Unpack your kilt and your bagpipes, because the Mid-Maryland Celtic Festival is returning for another year of hammer-throwing, riverdancing and whisky drinking. (Heather Norris / BSMG)

After two weeks of rain, the Mid-Maryland Celtic Festival offered hundreds of attendees the chance Saturday to enjoy some time outdoors in the Scottish highlands of Mount Airy — or so it might have felt, anyway.

The festival, now in its 16th year, was held at the Mount Airy Fire Company Carnival Grounds and hosted by the St. Andrew's Society of Mid-Maryland or SASMM. The event included Scottish foods, drinks and clothing, but the biggest draws, Marianne Elliott, SASMM president, are always the dancing, the music and the traditional Scottish games, such as the caber toss.


The festival began in Frederick but moved to Mount Airy five years ago. Since then, Elliott said, it's proven to be a hit, and the town has been supportive of it, she said.

"This is one of our biggest events," Elliott said.

For many dancers with Columbia-based Teelin Irish Dance, which performed Saturday afternoon, the festival is a highlight in their schedule of performances around the region all year long.

"I like the energy," said Emma Runge, 17, a Teelin dancer, adding that the Mount Airy crowd tends to be really engaged with the show.

"Everyone here is here for Celtic activities," said Madison Laudman, 17, another dancer.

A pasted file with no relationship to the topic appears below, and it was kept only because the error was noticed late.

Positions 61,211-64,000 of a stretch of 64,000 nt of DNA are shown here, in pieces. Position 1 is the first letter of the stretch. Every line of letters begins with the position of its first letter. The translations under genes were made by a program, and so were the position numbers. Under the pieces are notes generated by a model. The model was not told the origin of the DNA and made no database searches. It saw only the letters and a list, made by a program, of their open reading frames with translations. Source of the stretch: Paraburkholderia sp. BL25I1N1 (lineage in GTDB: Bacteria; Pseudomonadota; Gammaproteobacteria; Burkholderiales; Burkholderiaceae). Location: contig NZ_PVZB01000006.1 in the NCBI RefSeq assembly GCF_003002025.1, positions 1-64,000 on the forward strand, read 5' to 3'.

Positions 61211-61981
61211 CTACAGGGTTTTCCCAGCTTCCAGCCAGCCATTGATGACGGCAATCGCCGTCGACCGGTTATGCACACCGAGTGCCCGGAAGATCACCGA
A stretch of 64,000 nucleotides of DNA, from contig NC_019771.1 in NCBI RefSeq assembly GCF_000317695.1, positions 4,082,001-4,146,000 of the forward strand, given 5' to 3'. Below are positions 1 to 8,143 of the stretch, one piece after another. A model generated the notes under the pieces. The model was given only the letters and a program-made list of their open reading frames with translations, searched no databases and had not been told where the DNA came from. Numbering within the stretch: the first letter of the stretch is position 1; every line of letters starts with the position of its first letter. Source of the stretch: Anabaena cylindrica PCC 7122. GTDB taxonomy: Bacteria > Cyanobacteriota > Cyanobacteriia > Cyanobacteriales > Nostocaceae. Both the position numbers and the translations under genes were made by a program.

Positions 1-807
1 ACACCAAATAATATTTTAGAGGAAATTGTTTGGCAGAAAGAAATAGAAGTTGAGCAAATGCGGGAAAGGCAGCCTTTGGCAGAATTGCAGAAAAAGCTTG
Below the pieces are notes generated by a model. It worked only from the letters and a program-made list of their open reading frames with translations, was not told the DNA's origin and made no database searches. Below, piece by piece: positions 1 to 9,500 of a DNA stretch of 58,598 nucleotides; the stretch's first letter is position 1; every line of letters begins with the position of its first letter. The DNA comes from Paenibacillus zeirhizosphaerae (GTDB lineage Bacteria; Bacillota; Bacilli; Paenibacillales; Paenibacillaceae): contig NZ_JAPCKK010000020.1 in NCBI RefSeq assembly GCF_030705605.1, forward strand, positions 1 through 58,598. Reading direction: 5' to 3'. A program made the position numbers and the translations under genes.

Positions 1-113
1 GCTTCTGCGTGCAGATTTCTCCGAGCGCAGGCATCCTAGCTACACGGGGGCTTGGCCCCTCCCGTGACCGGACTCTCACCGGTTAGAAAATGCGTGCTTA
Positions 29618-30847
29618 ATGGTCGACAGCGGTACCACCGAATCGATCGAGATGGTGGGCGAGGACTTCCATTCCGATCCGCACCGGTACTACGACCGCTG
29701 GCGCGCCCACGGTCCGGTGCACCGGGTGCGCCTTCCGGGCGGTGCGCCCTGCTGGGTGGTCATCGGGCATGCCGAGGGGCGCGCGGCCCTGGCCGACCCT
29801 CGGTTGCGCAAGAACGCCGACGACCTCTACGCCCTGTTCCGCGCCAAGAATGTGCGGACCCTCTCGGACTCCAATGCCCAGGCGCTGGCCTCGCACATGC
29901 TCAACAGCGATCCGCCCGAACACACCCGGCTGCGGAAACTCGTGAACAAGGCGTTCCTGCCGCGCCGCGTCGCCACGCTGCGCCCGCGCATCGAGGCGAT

Chris Brown, an Ellicott City resident who came to the festival with his daughter, who is also a Teelin dancer, stepped away while the dancers were warming up to take in a bagpipe performance. It was his first time at the Mount Airy festival, but he said he was already impressed.

"It's awesome," he said. "The stage is nice and the beer is good."

Lawrence and Julie Brooks, who manned a booth Saturday selling Celtic and medieval items such as knives and capes, said they hoped to catch a little bit of the music during the day. But they would enjoy their time in Mount Airy regardless, they said.

The Richmond, Virginia, pair travels as far as New Hampshire and Florida to sell their goods at Celtic festivals.

The Mid-Maryland Celtic Festival, they said, is always a good weekend for business.

"People in Maryland are very pleasant to be around," Lawrence Brooks said, adding that he likes the views from around the carnival grounds. "This is a very pleasant place to work."

Dave Levy, of Baltimore, and Aidan Gavin, of Columbia, each made the trip west with their families, including their young children.

For Levy, a recommendation from the Gavin family brought his family out to enjoy the event.

"We like to try to come to as many festivals as we can," he said, adding that the kids like the music and the parents get to enjoy the food.


Gavin, a native of Dublin, Ireland, said the festival was a good size for families, with enough space for kids to move around.

After coming for the first time last year, Gavin and wife, Deirdre, said they knew they wanted to come back for this year's event.

"For me, it's the music." Deirdre Gavin said.

"For me, it's the alcohol," Aidan Gavin said.

"And watching her dance," he said, pointing to his daughter, Áine, a toddler.

Many people in the Mid-Atlantic area claim Scottish heritage, said Elliott, the SASMM president, and the festival is a good way for them to keep in touch with their roots.

It's about "spreading the wealth of Scottish knowledge and culture," she said. "It's really finding out about your roots and celebrating your heritage."